How it Feels to Lose Your Passion

How it Feels to Lose Your Passion

Not wanting to do what you love is incredibily difficult
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I wasn't going to write an article on this topic, but after writing and deleting about 5 others, it seemed only fitting. For those of you who have followed me for the last 2 years, clearly my articles have been extremely inconsistent. School, work, and other activities get in the way, but a lot of it was that I just didn't want to write anymore.

Writing has been as close to a "passion" of mine as anything. Ever since I was in elementary school I've been writing short stories or papers in general. As an English major, my concentration is even in writing. But after writing so many things, it eventually just isn't fun anymore.

I love writing academic papers to get my ideas out. That being said, writing a bad paper is incredibly disheartening. While that seems like a dumb reason to be unwilling to write a 500 word article once a week, it really can effect how you see your own work. I'm already extremely critical about my own work, and not doing as well on something can take away all of the motivation I have.

Every time I sit to write an article for Odyssey, it's a process. It's thinking about what people might want to read, how to coherently write what I'm thinking, and then ultimately deleting it because I can't see anyone wanting to read what I have to say.

As an Odyssey writer, I don't get paid. I do this to gain my content creation experience and editing experience, which I am very grateful for the opportunity. But once you have one popular article, the stress increases on how to continue to write good, popular articles that will help the site. And it definitely takes away the fun of writing something new.

As I've said, not wanting to write after that's all I've ever wanted to do and even want to do as a career is upsetting. I've gotten back into the grove of things a little, but it's still hard to sit down and really want to write about something that is fun and current when you have to consider what your audience wants and how to even persuade your audience to want to read it.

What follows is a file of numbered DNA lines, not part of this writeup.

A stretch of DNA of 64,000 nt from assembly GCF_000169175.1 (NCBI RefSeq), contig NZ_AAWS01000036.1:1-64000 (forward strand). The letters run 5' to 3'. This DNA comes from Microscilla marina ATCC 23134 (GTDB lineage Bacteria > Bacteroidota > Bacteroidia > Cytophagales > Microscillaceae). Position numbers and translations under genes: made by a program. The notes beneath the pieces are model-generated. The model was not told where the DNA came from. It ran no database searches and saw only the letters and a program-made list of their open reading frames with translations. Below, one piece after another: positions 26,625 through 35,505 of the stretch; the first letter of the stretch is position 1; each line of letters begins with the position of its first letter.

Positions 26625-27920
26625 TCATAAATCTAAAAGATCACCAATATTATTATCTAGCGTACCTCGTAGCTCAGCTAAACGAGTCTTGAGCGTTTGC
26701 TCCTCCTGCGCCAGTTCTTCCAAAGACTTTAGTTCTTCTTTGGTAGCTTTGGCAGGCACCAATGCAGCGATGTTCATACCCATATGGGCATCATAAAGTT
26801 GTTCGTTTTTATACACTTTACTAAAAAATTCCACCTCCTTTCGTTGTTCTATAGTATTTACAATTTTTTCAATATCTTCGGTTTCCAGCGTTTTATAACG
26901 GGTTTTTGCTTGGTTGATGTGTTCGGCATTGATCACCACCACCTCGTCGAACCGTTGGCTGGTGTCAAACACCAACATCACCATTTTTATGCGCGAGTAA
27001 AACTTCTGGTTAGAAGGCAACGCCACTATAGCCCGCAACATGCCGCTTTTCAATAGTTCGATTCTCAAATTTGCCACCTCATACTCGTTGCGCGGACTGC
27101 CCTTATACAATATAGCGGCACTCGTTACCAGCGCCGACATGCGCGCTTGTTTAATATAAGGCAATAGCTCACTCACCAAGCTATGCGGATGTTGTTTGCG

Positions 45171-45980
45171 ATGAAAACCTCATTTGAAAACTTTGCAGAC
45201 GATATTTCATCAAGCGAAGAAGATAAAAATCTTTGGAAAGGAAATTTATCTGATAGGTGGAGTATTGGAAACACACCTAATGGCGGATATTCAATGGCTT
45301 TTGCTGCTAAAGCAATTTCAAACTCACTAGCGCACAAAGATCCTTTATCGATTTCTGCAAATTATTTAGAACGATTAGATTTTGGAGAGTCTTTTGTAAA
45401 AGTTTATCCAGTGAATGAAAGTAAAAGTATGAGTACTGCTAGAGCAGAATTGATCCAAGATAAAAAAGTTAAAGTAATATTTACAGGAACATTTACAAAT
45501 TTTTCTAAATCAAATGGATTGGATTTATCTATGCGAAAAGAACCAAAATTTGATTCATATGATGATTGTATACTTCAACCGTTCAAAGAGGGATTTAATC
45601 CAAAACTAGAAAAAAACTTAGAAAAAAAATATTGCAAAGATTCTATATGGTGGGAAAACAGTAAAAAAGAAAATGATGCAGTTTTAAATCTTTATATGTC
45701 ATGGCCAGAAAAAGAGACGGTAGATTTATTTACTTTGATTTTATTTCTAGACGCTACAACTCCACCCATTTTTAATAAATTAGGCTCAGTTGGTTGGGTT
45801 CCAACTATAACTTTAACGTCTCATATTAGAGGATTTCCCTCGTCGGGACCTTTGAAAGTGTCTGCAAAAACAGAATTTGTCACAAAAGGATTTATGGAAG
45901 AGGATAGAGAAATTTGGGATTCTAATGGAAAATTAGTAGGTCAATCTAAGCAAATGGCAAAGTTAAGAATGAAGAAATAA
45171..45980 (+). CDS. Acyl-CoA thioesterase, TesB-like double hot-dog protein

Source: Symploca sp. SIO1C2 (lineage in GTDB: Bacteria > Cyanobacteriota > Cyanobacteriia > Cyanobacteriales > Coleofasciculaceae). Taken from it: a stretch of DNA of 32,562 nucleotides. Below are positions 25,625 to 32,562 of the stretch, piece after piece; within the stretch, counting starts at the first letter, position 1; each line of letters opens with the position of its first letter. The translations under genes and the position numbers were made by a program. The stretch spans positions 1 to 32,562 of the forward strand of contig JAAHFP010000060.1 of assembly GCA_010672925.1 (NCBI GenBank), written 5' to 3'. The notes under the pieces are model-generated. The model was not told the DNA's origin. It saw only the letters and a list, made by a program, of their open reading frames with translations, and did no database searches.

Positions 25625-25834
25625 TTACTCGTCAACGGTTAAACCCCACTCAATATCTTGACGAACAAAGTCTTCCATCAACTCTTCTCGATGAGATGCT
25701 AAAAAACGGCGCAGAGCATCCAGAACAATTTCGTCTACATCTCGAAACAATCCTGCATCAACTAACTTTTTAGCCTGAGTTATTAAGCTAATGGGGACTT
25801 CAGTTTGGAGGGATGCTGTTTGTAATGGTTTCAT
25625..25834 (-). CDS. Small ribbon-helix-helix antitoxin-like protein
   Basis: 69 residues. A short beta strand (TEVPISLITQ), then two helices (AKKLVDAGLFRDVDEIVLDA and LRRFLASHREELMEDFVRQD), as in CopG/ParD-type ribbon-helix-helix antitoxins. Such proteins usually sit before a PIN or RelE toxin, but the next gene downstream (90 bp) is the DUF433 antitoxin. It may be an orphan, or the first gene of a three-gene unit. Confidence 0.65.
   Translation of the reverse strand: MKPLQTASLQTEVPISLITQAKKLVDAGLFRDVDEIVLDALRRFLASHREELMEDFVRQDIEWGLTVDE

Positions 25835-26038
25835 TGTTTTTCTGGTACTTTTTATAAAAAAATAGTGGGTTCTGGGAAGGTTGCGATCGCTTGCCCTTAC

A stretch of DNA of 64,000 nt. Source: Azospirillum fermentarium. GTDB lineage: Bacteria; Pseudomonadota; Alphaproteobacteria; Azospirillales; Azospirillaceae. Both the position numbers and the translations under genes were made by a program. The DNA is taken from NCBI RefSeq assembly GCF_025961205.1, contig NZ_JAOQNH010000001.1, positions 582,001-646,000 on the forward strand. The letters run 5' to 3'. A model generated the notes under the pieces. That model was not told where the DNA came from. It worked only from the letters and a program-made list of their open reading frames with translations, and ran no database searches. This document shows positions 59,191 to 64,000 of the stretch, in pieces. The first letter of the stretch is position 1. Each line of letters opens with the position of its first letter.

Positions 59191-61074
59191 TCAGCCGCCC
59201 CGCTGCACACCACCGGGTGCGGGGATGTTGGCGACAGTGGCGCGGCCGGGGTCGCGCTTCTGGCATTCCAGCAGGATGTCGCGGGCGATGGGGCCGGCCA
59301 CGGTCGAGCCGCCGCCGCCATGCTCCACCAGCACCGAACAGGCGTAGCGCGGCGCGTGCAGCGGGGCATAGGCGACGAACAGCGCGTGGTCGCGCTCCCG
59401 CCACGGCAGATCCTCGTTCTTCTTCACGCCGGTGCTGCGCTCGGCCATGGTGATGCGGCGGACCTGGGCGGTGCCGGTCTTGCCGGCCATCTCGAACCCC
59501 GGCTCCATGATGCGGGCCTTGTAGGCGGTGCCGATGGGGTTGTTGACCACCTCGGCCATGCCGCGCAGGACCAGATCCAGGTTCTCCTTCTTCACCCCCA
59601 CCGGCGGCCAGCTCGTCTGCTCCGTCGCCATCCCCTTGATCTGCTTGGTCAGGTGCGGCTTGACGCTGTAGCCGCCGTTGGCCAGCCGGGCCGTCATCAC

As for Odyssey, I'll continue to write until I eventually grow out of it, as most of us content creators do. This website has given me so many fun opportunities and introduced me to so many nice people, and I'm hoping to get into writing some fun articles again.

Cover Image Credit: weheartit

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The 15-Day Disney Drawing Challenge For The Artistic ​Mouseketeer

Disney fans better be ready to sketch!

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Have you ever wanted to draw something, anything, but couldn't get any inspiration? Or you just didn't have any idea where to start? Here is a list for you. It is a list that provides 15 prompts of what to draw that are all Disney inspired. Without further ado, here is the 15 Day Disney Drawing Challenge.

1. Draw Your Favorite Original Disney Character 

We are starting out with a pretty simple one. You can draw any version of the character, they just have to be one of the originals (Mickey, Minnie, Goofy, etc.).

2. Draw Your Favorite Sidekick

Whether it be Timon and Pumba or Chip, you have to draw your favorite Disney sidekick.

3. Draw Your Favorite Princess

We all have one. Here is your time to shine when you put your pencil to paper to draw your favorite Disney Princess.

4. Draw A Pixar Character

Here is where you can only draw those special characters that were created by Pixar.

5. Ship Two Characters From Different Movies

Here is where you can make the pairing that you want in your head. Whether it be Anna and Prince Charming or Ariel with Flynn Rider, let your imagination soar.

6. Draw Your Favorite Villain

Everybody has them. Here is where you can honor your favorite Disney baddie.

7. Genderbend Any Villain

Basically what you are doing here is making the men women and the women men. If you ever wanted to see Ursula as a guy, here is your chance.

8. Draw Your Favorite Disney Villain As A Child